My informant learned the legend of La Malinche from his grandmother. When he learned to speak at the age of three or four, he started asking many questions and becoming inquisitive. He asked his grandmother where the rain came from, and she replied with the story of La Malinche. This legend is not only known in his family though. It is a common legend in Mexico and Central America.
My informant does not actually tell this story to others. He usually hears it rather than share it with others. He has no reason to tell others because in most cases, people already know about the legend. Caleb considers this a legend that older people tell younger generations. They use this legend to explain the reason we have rain.
My informant does not think that this legend is true. The story of La Malinche and what happened may be true, but as far as the reason for rainfall, he does not believe it. Even though he does not think that La Malinche is the reason for rain, he thinks it’s important. In the future, he wants to pass it on to his children because it’s part of his culture. To a certain extent, it’s even a part of him. The legend identifies his people because of the struggle between early Americans and Spaniards that conquered the Aztecs. It sets them apart from the Spanish because their beliefs are different.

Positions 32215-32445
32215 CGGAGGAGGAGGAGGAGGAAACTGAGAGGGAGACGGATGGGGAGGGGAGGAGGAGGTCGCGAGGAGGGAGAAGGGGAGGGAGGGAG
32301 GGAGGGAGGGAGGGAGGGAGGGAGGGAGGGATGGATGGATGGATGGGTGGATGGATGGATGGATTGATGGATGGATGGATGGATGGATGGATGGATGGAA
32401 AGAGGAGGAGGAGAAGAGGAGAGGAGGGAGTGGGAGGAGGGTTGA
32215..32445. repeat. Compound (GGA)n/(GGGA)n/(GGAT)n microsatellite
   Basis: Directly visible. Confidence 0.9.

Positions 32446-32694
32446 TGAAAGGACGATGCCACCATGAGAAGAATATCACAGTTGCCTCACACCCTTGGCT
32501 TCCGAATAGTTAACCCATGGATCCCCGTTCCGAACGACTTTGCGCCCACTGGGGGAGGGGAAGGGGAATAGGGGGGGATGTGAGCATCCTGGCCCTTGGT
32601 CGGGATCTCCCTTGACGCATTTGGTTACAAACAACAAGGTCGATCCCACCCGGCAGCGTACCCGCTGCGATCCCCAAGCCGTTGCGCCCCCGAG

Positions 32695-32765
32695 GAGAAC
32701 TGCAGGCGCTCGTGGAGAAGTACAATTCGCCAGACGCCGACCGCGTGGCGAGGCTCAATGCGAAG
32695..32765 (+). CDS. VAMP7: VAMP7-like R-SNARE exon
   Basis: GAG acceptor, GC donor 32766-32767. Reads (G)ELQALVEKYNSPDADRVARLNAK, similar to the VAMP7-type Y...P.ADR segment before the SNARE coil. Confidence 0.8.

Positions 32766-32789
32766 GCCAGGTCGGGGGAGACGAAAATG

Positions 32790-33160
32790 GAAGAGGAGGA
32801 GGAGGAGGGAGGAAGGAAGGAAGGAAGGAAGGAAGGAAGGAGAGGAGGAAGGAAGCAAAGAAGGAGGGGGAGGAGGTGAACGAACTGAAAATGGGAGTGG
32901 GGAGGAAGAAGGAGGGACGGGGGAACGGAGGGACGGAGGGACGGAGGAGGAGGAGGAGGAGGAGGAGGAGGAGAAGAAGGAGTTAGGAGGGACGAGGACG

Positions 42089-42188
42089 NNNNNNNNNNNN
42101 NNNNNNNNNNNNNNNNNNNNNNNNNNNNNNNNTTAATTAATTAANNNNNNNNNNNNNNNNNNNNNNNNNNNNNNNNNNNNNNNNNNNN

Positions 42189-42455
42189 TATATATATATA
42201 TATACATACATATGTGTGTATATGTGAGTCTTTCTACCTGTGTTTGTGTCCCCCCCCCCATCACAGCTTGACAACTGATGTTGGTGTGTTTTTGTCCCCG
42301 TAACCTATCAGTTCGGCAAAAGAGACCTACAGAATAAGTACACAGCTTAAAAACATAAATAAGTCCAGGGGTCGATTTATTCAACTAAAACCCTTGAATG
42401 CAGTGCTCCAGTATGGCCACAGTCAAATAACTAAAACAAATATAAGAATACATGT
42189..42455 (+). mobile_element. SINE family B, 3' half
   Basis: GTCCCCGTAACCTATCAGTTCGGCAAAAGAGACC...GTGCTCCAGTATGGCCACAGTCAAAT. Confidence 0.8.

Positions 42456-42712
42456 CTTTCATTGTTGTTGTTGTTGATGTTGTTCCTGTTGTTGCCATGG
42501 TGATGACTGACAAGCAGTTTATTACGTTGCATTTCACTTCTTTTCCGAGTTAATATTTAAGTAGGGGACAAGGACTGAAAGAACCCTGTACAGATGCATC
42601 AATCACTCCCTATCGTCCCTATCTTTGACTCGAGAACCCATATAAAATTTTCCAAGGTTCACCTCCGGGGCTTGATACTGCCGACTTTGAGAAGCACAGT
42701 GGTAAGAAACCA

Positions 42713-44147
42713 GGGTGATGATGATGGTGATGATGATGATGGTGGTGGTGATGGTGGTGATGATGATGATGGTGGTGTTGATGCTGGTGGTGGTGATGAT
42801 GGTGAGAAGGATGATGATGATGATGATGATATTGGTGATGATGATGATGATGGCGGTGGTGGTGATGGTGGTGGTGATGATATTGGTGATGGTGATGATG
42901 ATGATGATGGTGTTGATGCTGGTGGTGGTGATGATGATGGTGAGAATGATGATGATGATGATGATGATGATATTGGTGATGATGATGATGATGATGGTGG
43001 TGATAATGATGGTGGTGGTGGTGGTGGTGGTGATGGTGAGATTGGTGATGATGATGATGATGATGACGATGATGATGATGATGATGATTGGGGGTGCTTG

I agree with what my informant said about the legend. The legend, although it may not be the reason for rain, gives children an explanation for why we have rain. Through this story, children from Mexico and Central America are able to learn about the hardships that the Aztecs had to endure when the Spaniards invaded their land. Maintaining culture in a society is extremely important, especially since cultures are starting to mix and die out. People need to know their heritage, the history of their people, and how they got to where they are today. Culture is one of the few ways that we can still connect to the past. These legends allow people to learn about historical figures that are important in a culture.